A weird coincidence has seen both of our top options here pick up similar lower leg injuries in the conference games and their availability will shape the way the slate and ownership plays out more than any other position.
Tyler Higbee ($4800) was placed on I.R on Friday, ruling him out of the Super Bowl. Kendall Blanton ($4600) will step into his role and will take on a Bengals defence that has just given up 10/95/1 to Travis Kelce, two weeks after allowing Darren Waller 12 targets. The Bengals have struggled against the position all season, ranking 29th across the regular season versus tight ends. Blanton has seen his price jump by $3600, and after last week’s 10.7 point performance it feels like a good thing. If Blanton had been left in the $1000 range it would have been heavily tempting chalk that shaped the slate. Blanton hauled in each of his five targets and accumulated 57 yards, one week after scoring a touchdown in a goal-line play against the Buccs. For all the reasons Higbee would have been a good play, so is Blanton and he seems to have the trust of his coaches and teammates with designed plays drawn up for him, including flea-flicker screens and shots to the sideline. Blanton is a fine play, but don’t expect that you’re sneaking him past anyone. Brycen Hopkins ($200) is as cheap a play as you can find and whilst he only has one target and reception this season, the Rams love to play a tight end in almost every package they use and if Blanton can’t cope with every-down role then Hopkins is the only option. All it would take is one catch for ten yards for him to pay off his value and rocket him into optimal lineups.
C.J Uzomah ($4400) has guaranteed the Bengals fans that he won’t miss this game, and I’m not a doctor so will take him at his word. Uzomah left the game against the Chiefs in the first quarter, having seen no targets at that point, but he was coming into that game on the back of four games of strong usage, averaging 6.75 targets per game and having put up back to back games of 50+ yards. The Rams, however, are a top ten defence against the position and if George Kittle hadn’t scored a touchdown in the conference championship then his 2-27 stat line would look a whole lot worse. Drew Sample ($4200) is priced up in case Uzomah can’t play and whilst he caught 45 balls after Uzomah was injured in 2020 he remains a primary blocker and against the Rams, the Bengals will need to utilise him much more in that area to slow down Aaron Donald and company. If Sample had been in the $1000-2000 range we could have made an argument that he could get there with a touchdown after faking a block or similar, but at $4200 we really need him to put up 10-15 points and that isn’t in his bag this season, having just 85 receiving yards on the season and no touchdowns. My main cause for concern with Uzomah is that Sample might be called upon to help block the Rams intimidating defensive line and this would force Uzomah off the field as the Bengals won’t want to take one of their top receivers off.
Evan McPherson ($4000) is a man in form and sweeping the hearts of Bengals fans with that smooth kicking action that has seen him not miss a kick since Week 16 against Baltimore. Through three career playoff games, he averages 16 DK points per game and now will kick in an enclosed stadium with no weather concerns. Given the pop around McPherson, it’s hard to see him not being a popular play this week and his floor certainly makes it attractive.
Matt Gay ($3800) has kicked well in general apart from coming up well short against the Buccanneers on a 47-yard attempt. Against the 49ers his only miss came on a 54-yard attempt. His ceiling seems to be lower than McPherson with the Rams more frequently able to get him into short-yardage situations and happy to rely less on their kicker than perhaps the Bengals do. Gay probably represents a leverage play off McPherson, but it’s not a terribly interesting play to me. The only time I see myself putting Gay into a lineup is with the Rams DST and expecting a low scoring game to be reflected in my lineup choices.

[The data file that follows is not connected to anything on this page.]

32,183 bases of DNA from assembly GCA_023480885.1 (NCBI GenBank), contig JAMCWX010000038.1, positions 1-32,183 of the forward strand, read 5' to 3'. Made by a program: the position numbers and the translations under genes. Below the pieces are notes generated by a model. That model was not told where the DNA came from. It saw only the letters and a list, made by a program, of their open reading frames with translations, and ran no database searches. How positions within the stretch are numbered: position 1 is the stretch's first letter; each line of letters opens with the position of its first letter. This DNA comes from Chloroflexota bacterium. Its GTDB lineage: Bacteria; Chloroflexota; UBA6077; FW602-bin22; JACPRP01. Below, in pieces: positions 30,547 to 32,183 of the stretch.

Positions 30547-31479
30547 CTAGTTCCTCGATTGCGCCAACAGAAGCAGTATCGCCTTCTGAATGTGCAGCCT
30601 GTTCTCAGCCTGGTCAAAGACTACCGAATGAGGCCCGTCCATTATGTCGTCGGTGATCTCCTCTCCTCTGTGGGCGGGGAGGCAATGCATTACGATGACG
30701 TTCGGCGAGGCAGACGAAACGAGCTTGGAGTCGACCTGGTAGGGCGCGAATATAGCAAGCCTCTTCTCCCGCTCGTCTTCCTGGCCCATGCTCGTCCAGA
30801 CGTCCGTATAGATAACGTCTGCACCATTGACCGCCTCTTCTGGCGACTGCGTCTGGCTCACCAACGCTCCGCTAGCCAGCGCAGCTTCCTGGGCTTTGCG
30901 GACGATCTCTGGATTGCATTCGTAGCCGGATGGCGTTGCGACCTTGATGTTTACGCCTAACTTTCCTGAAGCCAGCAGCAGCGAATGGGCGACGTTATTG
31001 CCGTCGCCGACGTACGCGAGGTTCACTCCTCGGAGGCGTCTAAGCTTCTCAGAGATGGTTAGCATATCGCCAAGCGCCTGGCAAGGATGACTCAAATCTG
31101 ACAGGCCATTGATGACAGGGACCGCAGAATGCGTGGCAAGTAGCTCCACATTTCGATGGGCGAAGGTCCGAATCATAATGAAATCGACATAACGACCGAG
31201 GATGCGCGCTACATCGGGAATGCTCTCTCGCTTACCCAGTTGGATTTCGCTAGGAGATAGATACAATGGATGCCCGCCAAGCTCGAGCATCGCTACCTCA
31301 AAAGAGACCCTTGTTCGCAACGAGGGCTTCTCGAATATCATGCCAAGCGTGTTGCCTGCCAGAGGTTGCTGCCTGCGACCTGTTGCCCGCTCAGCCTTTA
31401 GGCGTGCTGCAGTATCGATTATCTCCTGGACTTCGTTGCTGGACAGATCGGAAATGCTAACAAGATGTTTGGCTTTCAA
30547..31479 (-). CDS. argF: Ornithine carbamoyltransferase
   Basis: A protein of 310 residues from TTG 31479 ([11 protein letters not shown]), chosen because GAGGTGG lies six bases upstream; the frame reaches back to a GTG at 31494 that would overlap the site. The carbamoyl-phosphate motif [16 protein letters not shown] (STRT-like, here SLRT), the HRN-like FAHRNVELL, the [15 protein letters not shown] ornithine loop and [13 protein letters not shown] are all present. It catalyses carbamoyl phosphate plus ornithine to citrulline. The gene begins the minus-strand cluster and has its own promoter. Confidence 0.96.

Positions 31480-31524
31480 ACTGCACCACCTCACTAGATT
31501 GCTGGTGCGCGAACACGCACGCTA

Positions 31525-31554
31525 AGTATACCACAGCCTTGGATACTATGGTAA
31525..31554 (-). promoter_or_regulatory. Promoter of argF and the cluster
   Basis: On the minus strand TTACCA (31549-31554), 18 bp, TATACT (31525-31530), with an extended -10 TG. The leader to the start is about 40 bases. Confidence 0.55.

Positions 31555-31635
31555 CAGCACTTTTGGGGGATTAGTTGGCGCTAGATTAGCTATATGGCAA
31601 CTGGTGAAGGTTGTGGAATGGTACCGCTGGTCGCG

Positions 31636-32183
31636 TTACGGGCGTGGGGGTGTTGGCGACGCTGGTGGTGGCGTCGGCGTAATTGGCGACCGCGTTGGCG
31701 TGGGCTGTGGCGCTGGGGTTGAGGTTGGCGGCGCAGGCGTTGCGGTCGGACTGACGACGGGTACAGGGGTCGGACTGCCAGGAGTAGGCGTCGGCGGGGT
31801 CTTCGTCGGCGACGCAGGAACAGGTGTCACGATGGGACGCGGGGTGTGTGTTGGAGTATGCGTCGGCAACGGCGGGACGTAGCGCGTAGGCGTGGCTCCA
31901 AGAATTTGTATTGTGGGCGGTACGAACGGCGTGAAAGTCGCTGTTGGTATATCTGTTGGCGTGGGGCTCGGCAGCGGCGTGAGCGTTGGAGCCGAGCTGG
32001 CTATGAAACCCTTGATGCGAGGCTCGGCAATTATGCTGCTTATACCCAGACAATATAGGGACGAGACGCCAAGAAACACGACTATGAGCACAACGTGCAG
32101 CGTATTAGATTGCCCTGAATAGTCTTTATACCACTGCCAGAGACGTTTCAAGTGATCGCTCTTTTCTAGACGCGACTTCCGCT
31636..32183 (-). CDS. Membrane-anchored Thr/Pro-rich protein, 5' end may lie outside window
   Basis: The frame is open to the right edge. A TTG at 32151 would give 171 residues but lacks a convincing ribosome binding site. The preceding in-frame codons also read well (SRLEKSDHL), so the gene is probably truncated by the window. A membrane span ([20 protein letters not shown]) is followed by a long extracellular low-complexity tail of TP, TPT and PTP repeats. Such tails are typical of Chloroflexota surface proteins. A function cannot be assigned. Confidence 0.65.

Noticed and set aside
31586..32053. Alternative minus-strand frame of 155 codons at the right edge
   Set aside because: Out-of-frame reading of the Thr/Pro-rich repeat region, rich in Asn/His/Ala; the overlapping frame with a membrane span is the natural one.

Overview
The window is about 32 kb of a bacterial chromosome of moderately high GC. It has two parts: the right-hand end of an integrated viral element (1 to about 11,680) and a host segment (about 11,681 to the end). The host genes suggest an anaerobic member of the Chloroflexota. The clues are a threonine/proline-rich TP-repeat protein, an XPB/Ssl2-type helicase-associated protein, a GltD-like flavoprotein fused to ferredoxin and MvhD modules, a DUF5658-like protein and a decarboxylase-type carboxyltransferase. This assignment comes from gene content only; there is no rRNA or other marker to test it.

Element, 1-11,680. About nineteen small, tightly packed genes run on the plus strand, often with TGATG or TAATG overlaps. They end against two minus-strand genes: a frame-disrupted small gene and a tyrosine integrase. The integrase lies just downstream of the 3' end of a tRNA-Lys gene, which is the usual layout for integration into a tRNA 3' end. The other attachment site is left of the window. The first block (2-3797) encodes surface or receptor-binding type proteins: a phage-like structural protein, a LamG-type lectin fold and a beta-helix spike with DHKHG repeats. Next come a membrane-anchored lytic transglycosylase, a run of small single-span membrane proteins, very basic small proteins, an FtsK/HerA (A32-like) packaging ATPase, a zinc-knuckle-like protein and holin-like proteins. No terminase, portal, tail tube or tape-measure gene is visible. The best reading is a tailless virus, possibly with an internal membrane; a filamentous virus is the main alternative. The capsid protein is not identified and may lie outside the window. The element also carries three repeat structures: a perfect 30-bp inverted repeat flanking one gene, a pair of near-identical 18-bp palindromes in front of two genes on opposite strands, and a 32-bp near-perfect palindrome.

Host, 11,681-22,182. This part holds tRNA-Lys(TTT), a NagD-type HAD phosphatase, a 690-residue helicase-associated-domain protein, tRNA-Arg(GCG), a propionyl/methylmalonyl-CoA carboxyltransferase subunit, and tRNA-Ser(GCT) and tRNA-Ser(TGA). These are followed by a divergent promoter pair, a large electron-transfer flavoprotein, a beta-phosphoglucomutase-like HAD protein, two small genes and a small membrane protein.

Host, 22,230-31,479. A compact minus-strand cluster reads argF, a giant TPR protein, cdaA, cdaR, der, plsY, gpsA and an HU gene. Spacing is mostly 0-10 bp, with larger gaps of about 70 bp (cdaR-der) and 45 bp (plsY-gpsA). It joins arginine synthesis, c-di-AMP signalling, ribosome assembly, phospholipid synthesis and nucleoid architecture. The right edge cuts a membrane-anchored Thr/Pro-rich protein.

L.A Rams ($3400) will likely be a relatively popular play as people wonder if the Rams can outdo the Titans nine sacks of Joe Burrow, and break the Super Bowl record of seven. So far this season the unit has put up fifteen single-digit performances in Showdown competitions, and five double-digit performances. Whilst being steady in both sacks (2.75/gm) and interceptions (1.15/gm) these count for very little unless the defence turns them into touchdowns, something the Rams DST has been credited with only twice this year. A punt return and a Kyler Murray pick-six. If you’re building a showdown lineup with the narrative that the Rams defence could rack up points, it’s worth tempering the expectations for the defence a little.
Cincinnati Bengals ($3200) lack the star power of the Rams but have become a very adaptable and functional defence who have dealt with a variety of offences intelligently. Matthew Stafford led the league in pick-sixes (4) and the best narrative you can build here is that the Bengals score one and hold him in check. If playing the Bengals DST I would lean towards captaining Joe Mixon and hoping for a slow game that relies on Mixon’s abilities.
Receiver’s at captain makes the most sense to me.
Using OBJ or Higgins might be the move that wins.
Unbalanced builds of 4-2, 2-4, 5-1 are my preferred methods rather than 3-3.
The captain doesn’t necessarily need to be the player you deem has the highest ceiling, if it means you can play other players and have a better overall lineup.
Other DFS follows for different sports
As mentioned at the top I don’t play any other DFS, but these guys are all incredible DFS follows and I know they graft the other sports as hard as the NFL.
Chris Robin – @Detroitbeastie – NHL
Jack Humphrey – @JackHumphreyKM – Golf, MMA.
Kyle Williams – @Betonthegame – NBA
As ever, you can find me on Twitter under my new username @NFL_TStrack, where I’m always happy to answer any questions.